Jordan looks to Russia to diffuse Syria refugee crisis

Jordan’s foreign minister says situation in southern Syria was a cause for serious concern.
Wednesday 04/07/2018
Russian Foreign Minister Sergei Lavrov (R) and Jordanian Foreign Minister Ayman Safadi enter a hall during a meeting in Moscow, on July 4. (Reuters)
Russian Foreign Minister Sergei Lavrov (R) and Jordanian Foreign Minister Ayman Safadi enter a hall during a meeting in Moscow, on July 4. (Reuters)

LONDON – Jordan’s Foreign Minister Ayman Safadi told Russia on Wednesday that political dialogue and a ceasefire were priorities for southern Syria where he said a humanitarian catastrophe risked unfolding.

Safadi made the comment after holding talks with his Russian counterpart Sergei Lavrov in Moscow.

He said the situation in southern Syria was a cause for serious concern and needed to be resolved as soon as possible.

Safadi said dozens of trucks are waiting for Syrian government permission to supply humanitarian aid from Jordan to Syria.

The Russian-backed Syrian government has mounted a campaign to recover southwestern Syria from rebels.

Syrian rebel negotiators began a new round of talks with Russian officers on Tuesday over a peace deal in southern Syria under which they would hand over weapons and allow Russian military police to enter rebel-held towns. 

Khetam Malkawi, a spokeswoman for the UN agencies in the Jordanian capital of Amman, said the ongoing fighting in Syria’s Daraa has displaced 270,000 people — a sharp rise in the displacement numbers since the offensive began on June. 19.

UN organizations have sent a convoy of food and medical supplies across the border from Jordan earlier on Monday, she noted.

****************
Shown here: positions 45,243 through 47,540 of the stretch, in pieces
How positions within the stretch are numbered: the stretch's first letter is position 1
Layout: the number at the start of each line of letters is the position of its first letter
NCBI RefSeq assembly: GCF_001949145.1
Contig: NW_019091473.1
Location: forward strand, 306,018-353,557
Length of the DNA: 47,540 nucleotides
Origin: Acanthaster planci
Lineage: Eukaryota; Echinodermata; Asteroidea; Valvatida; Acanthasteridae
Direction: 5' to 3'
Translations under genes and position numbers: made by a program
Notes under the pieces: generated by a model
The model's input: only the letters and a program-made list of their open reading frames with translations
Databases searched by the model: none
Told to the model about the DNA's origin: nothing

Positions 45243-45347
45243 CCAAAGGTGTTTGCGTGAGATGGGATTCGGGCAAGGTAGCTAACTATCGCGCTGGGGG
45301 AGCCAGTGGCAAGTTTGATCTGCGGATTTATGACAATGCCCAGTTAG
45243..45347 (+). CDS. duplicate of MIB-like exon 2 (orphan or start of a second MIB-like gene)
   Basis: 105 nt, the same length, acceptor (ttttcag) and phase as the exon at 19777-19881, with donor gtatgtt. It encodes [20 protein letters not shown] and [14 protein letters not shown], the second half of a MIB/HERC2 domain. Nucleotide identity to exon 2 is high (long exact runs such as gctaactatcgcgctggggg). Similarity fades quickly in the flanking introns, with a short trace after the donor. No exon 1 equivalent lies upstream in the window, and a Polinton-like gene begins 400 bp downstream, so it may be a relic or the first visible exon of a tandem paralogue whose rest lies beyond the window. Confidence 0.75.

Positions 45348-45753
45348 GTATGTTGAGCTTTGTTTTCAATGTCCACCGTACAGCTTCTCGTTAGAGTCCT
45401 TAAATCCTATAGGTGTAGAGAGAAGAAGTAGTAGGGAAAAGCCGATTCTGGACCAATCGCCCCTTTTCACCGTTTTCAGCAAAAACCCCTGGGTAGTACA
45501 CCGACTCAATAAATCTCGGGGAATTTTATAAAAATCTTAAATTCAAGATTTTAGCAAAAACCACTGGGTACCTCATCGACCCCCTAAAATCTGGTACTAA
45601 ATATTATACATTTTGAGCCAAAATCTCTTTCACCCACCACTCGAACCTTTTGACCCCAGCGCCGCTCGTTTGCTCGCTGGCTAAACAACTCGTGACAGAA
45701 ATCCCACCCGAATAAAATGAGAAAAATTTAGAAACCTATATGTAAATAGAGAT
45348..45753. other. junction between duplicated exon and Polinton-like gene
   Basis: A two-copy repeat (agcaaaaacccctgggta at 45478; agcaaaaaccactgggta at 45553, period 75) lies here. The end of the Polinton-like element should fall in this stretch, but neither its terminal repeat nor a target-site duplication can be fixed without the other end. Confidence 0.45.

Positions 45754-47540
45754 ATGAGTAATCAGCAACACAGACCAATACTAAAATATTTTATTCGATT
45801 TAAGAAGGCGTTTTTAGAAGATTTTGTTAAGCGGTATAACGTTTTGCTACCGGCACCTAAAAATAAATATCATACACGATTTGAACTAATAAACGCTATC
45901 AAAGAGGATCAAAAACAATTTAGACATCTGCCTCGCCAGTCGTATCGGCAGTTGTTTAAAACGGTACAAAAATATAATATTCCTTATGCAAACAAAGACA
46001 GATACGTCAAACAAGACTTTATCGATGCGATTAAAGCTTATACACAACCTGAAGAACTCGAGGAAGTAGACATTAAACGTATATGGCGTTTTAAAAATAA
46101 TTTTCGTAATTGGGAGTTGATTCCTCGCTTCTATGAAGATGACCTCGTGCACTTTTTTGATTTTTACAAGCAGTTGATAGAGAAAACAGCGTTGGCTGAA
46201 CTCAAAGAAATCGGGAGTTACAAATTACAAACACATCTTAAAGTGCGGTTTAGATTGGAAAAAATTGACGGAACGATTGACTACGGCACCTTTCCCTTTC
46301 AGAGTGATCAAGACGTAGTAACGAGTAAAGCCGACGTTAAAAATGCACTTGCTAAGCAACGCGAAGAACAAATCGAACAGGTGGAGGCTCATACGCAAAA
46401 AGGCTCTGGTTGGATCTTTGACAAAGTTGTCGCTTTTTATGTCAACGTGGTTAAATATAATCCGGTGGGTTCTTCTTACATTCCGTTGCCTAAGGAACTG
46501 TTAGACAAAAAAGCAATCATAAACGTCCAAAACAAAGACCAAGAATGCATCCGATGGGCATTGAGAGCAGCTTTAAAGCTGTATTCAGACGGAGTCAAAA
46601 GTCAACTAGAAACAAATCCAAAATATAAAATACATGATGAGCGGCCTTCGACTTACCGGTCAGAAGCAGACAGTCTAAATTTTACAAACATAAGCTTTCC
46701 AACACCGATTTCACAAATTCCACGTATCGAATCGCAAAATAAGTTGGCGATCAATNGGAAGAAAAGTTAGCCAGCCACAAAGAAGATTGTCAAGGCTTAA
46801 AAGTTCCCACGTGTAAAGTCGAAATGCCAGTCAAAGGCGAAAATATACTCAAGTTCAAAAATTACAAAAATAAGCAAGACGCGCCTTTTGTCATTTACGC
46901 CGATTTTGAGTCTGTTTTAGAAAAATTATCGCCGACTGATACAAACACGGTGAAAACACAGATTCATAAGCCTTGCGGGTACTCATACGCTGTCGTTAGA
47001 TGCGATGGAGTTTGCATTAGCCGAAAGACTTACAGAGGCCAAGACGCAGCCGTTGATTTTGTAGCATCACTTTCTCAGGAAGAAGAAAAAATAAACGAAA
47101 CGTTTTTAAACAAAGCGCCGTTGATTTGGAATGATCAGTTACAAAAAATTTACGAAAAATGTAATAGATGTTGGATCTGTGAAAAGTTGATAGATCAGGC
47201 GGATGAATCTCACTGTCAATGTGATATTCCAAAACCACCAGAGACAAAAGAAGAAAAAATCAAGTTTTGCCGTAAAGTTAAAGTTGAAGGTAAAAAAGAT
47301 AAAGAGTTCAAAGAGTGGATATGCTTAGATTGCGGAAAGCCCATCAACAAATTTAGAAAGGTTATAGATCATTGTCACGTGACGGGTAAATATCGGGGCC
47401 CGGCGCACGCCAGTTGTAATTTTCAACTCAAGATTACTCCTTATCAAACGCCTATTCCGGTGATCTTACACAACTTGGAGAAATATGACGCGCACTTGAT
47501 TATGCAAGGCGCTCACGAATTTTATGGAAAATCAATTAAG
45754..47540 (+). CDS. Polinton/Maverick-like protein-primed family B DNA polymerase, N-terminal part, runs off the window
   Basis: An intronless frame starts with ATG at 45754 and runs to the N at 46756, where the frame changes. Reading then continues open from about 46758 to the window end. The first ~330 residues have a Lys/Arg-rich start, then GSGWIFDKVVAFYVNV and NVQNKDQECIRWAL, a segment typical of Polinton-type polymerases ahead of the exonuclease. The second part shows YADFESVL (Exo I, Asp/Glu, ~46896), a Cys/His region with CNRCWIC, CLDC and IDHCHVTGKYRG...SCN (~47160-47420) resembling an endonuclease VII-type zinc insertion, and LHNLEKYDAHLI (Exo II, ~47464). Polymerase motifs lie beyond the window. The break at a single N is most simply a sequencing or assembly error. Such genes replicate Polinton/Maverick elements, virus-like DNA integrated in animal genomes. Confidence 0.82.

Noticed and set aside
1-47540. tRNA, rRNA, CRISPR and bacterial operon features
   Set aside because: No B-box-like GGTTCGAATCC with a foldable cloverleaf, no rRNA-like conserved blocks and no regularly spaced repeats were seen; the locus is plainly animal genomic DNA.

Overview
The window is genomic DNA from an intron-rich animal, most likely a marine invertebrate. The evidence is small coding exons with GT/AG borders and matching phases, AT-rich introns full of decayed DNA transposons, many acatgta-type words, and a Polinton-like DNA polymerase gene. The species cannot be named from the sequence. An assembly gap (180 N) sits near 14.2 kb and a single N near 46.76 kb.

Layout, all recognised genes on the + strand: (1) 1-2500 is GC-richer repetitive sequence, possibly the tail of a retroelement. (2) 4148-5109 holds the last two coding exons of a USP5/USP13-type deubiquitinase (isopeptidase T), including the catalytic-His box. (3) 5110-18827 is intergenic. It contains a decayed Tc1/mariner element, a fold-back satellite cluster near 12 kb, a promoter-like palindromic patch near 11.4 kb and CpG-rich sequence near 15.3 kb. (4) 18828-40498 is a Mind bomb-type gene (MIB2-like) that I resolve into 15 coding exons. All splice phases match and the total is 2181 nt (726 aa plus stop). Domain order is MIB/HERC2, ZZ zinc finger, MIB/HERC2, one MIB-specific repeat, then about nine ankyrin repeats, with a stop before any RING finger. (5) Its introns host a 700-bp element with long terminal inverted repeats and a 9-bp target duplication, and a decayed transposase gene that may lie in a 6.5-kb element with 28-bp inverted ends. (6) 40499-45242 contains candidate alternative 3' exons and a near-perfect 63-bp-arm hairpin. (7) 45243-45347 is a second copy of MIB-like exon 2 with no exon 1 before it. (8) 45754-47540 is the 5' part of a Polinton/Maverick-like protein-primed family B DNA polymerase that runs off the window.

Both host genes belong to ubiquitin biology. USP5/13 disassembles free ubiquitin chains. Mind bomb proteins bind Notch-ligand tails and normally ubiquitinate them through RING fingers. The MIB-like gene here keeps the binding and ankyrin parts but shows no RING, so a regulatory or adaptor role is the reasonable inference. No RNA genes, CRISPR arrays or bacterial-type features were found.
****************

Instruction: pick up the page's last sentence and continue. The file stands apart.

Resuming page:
At the United Nations, UN deputy spokesman Farhan Haq said the 270,000 was “the largest displacement” in the Daraa area since the Syrian conflict began in 2011. He stressed that “estimates are subject to change as numbers continue to be verified and front lines shift.”

Jordan’s army said Tuesday the kingdom’s border with Syria would remain closed, even as tens of thousands of Syrians flee the government offensive towards the frontier.

The commander of the kingdom’s northern military region, General Khaled al-Massaid, told AFP that authorities feared the presence of “infiltrators among the displaced”.

Some 650,000 Syrian refugees have registered with the United Nations in Jordan since fleeing their country’s seven-year war, which started with anti-government protests in 2011.

Amman estimates the actual number is closer to 1.3 million people and says it has already spent more than $10 billion hosting them.

Opposition activists reported more violence in the southern province of Daraa on Tuesday, saying that government forces bombarded towns and villages in the province.

The Britain-based Syrian Observatory for Human Rights said Monday’s fighting was concentrated near the villages of Tafas and Nawa. It added that two weeks of fighting have killed 123 civilians.

The Nabaa Media, an opposition activist collective, also said that fighting is taking place in Tafas, adding that thousands of people have fled toward the fence along the frontier with the Israeli-occupied Golan Heights.

Rebels in Syria’s south discussed a Russian proposal to hand over their remaining territory in exchange for a halt to the regime’s blistering offensive, rebel sources said on Wednesday.

The spokesman for the rebels’ southern operations, Ibrahim Jabbawi told AFP that rebels were “now discussing its content with key figures and fighters in the south on whether to return to the negotiating table.”

“We hope to reach an agreement so that the displaced can return home and the fighting can stop,” Jabbawi said.

According to a source close to the talks, rebels presented a proposal to Moscow during a tense, hours-long meeting on Tuesday.

It included a ceasefire, the army’s withdrawal from towns it had already taken, and safe passage to other opposition territory for rebels or civilians who did not want to live under regime control.

Rebels would hand over heavy weapons but would keep the rest until a “real political process” had begun. But Moscow roundly rejected the terms, the source said.

Russia insisted the army would return to its pre-2011 positions, and local police would take over towns in coordination with Russian military police.

The Russian delegation warned opposition factions that Wednesday “would be their last day to negotiate, and that they’d have to submit their final answer in the afternoon meeting,” the source said.

(The Arab Weekly staff and news agencies)